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Four Years at the Mount

Freshman year

Hungry for More

Carolyn Shields

(Dec, 2010) Towards the end of November, I took a few steps back when I thought about all the new things Iíve done so far at the Mount. Iíve kept true to who I am, but Iím not as hesitant in trying new things as I was before. I went to my first R-rated film, Paranormal Activity 2, and since Iím someone who prefers historical dramas, I was a little more than nervous. I went to the French circus in Baltimore without understanding how weird it all was but ended up sitting in the crowd with my mouth agape at how amazing the human body can be. Then a few nights later I was standing in a cemetery by myself, dressed all in black beneath a giant oak. I never acted before in my life, but there I was beneath the full moon, ready to recite my "grave" monologue about St. Elizabeth Ann Seton's life. A smile came naturally whenever I recited the lines, "I lived just on this mountain. This place is my home."

So in this first semester I've done more than I expected I would. I did experience new things. Although I'm a commuter, I haven't missed out, but this term went by a lot faster than I thought it would. And that's just it. The first semester is coming to a close already. Wasn't it yesterday when I was at the Mountward Bound retreat, performing silly name games with a bunch of strangers-turned-classmates and friends? I cringe to say it, but my first year is halfway done, and there is still so much that I want to experience! Fall has already reached its peak and the bleakness of winter approaches. I am reminded of it every morning on my walk to school. I've had to pull out my scarves and gloves, and I always take deep breaths when I smell chimney smoke in the air.

I will say that in this first semester of school, the absolute best thing that I did was working on strengthening my relationship with the Big Ranger by going to Eucharistic adoration. After I went for the first time during the school day, I felt such peace and quiet that I was restless the following two days until we had adoration again. For the first time in my life, I experienced what it feels like to be hungry for Godóto yearn for Him so much that you feel antsy. Kutless, a Christian rock band, sings in "Hungry" about yearning for Godís love. "Hungry I come to You for I know You satisfy. I am empty but I know Your love does not run dry."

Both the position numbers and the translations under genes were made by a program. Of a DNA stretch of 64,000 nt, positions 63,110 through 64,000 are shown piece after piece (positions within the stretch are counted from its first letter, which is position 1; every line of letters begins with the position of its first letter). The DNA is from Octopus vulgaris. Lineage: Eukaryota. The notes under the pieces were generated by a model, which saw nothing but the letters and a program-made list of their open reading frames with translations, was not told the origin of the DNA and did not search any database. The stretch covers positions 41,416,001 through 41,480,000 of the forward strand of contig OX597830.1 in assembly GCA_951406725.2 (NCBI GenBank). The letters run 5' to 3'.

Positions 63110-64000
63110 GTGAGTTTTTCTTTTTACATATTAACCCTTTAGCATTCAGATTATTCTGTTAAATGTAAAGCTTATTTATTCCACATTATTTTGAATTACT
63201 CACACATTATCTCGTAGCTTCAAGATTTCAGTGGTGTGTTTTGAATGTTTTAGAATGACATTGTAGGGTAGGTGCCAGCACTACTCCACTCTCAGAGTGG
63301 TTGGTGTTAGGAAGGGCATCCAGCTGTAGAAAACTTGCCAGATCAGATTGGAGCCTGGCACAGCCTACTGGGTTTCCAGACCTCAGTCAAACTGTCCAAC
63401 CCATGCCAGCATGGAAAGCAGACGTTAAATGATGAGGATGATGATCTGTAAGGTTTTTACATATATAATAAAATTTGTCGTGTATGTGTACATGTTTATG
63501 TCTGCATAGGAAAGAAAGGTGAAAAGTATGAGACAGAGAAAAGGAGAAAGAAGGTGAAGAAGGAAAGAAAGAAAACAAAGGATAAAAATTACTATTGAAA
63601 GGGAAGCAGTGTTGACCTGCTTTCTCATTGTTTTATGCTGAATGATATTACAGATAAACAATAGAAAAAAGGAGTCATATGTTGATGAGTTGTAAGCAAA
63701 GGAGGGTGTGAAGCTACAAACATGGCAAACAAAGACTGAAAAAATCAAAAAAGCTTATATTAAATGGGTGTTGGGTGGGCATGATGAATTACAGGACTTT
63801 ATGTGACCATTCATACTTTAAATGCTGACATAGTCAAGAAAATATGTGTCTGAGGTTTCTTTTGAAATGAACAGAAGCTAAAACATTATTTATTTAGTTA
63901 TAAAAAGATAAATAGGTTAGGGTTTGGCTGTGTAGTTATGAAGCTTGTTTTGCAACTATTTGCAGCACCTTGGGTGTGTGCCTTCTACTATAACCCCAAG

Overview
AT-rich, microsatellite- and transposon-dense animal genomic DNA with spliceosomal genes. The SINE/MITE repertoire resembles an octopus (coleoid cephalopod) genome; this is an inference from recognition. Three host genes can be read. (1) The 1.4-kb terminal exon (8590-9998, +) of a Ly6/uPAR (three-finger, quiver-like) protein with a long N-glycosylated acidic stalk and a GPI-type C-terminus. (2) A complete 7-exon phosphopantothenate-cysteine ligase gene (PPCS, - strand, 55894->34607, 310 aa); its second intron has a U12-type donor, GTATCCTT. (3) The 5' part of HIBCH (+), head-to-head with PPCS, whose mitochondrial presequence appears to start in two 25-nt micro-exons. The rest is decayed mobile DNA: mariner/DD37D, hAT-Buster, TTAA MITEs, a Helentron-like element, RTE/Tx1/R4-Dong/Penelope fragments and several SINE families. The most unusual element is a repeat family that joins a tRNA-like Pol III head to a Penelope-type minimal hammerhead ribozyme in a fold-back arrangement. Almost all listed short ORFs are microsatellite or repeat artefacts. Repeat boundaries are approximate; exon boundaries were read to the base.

There is something so humbling about seeing the God of all heaven and earth come in the form of a piece of bread. When I worship Jesus at adoration, I feel so rested that my vision of heaven always comes to mind. When I was little, I visualized heaven as a meadow with lush, green grass. My guardian angel reclined beneath a single tree, playing a flute. My two favorite childhood saints, St. Joan and St. Agnes were there, making garlands out of the wildflowers. They laughed in the distance and I was content to watch them from a little mound of earth where I sit a little ways off.

But over the past few years my idea of heaven has changed. Two images come readily to mind when I kneel during adoration. These two images are golden shadows and warm rain. I am bathed by God's warm rain and rest in shadows of gold. That is my heaven, and I can almost enter it when I'm kneeling before our Lord. In my heaven, I never have to be hungry for God again. I can't describe it in any other wayóhunger. I began my freshmen year inspired by upperclassmen to pray for a closer, more personal relationship with GodóI'm just shocked how it came in a single moment during adoration.

I would love to tell my readers that if you aren't sure whether you really want to go to Mass this Sunday, or if you feel like you should say the rosaryódo it. You never know in which day or in which prayerful moment God will come to you and make you realize just how much you want Him. You don't want to miss that moment.

And now, with Christmas approaching a lot faster than any of us anticipated, we are reminded that our minds should be on Jesus. Thereís the adorable Pampers commercial filled with sleeping babies, reminding us that what we need most on this earth is peace. Thereís the traditional dusty Advent wreaths being pulled out, and what about the Good Will ringing their bells outside of Wal-Mart? All reminders that Jesus was already in our world. He walked amongst us. Now, in this season of Advent, close your eyes and go after Him. Enter His world. Enter your heaven when you find yourself in His presence.

When I imagine Christ as a child, I become overwhelmed with emotion. When I think of Him taking his first steps, I think of Him staggering to Golgotha. When I think about Mary swaddling Him against the cool Jerusalem night, I think about the garments that would be stripped from His body. When I think about Joseph helping Jesus nail his first nail, I think of the nails that held Him aloft for all the world to see.

I feel consumed with fire for the love of the Christ child who would offer his life up for someone who wouldn't be born for another two thousand years. This Christmas, I want to revel in that love. I want to fall into the time when it was just Mary, Joseph, and the newborn Christ in the stable. I think of the intimacy of that momentóof the breaths they took, of their loss of sleep. This Advent, it is time to go after Christ. Think of His pink skin and the soft, wispy black hair on His little head.

Itís hard to fall in love sometimes when youíre kneeling at the foot of your bed, so go find Him waiting for you as the Bread of Life. He will feed your hunger. He will help you love Him. Go adore Him and see what happens. It's been one of the best things I've done all semester.

Read other articles by Caroline Shields